Attitudes and adjustments

Jason Guriel, a second-year York graduate student in English who writes about research at York University, sent the following article to YFile.

Although there is a tendency among countries that host immigrants of Islamic cultures to criticize newcomers for resisting cultural adjustment, research by Haideh Moghissi, professor of sociology at York, reveals that the host societies themselves may be to blame for creating this resistance.

Right: Haideh Moghissi

Currently directing a major interdisciplinary research project funded by SSHRC entitled, “Diaspora, Islam and Gender,” Moghissi is collaborating with researchers in Canada, Israel/Palestine, Iran, Britain and France to explore how the hostility immigrants experience in new countries can strengthen a newcomer’s attachment to their homeland.

“In many cases,” notes Moghissi, “discrimination, overt and covert racism and exclusionary practices force Muslim immigrants to become more conservative and religious than they ever were in their original countries.”

Focusing on Iranians, Afghans, Pakistanis and Palestinians, Moghissi’s research suggests that the pressures of rapid social and cultural transformation as well as changing gender roles in the new country can lead, in time, to a new understanding between husbands and wives – or, alternatively, to a heightened struggle, and even in some cases to domestic violence. This can have severely damaging effects, particularly for women and children.

“Men will arrive in a country like Canada,” explains Moghissi, “only to find that their conception of a man’s role in his family is no longer relevant. In some cases, this has resulted in men trying to reclaim the dominance they once enjoyed in their countries of origin by adopting very conservative practices and beliefs, and justifying them in the name of religion.”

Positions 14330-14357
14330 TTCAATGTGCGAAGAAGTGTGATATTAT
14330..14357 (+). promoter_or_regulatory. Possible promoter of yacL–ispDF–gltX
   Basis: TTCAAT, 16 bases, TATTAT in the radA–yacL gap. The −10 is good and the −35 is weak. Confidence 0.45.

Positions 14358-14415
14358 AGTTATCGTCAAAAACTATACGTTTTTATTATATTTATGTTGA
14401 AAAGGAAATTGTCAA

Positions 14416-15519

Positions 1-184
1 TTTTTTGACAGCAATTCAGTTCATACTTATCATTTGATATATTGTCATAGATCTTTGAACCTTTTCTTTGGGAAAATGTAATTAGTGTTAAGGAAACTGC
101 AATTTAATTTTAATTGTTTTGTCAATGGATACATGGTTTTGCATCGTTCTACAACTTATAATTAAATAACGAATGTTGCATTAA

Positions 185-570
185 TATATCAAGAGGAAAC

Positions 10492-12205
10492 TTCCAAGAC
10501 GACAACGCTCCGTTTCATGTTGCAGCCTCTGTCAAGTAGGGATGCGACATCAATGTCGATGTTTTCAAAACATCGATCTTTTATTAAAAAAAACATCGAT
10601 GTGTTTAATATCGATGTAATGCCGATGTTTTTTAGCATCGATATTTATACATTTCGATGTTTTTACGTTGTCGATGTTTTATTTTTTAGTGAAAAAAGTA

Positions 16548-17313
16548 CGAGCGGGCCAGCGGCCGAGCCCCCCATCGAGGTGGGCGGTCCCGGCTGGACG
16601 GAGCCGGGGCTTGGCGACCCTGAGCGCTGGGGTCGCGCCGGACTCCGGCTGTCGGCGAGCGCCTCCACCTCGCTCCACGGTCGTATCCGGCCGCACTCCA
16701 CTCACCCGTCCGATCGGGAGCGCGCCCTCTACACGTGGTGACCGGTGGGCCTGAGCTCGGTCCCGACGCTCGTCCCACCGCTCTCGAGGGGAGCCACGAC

Moghissi is careful to emphasize that these four communities being focused on are extremely diverse in their religious and political views, as well as the extent of their attachments to their respective homelands. But, according to Moghissi’s research, many since 9/11 have felt themselves become the targets of racism.

Moghissi also explains the importance of York University in facilitating this major interdisciplinary project. “Because of its diverse student population,” claims Moghissi, “York presents an ideal environment for international collaborations.”

In fact, York is the host of the annual symposium related to her project, “Women’s Voices from the Middle East.” Also, the international conference, “The Making of the Islamic Diaspora,” scheduled for May 7-9, 2004, at the Delta Chelsea Hotel in Toronto, will bring internationally renowned scholars in this field to Canada.

Ultimately, the work of Moghissi and her collaborators may help policy makers at federal, provincial and municipal levels to design and implement programs that promote harmonious relations between migrant communities and the host country.

For more on Moghissi and the “Women’s Voices from the Middle East” project, see the April 2 issue of YFile.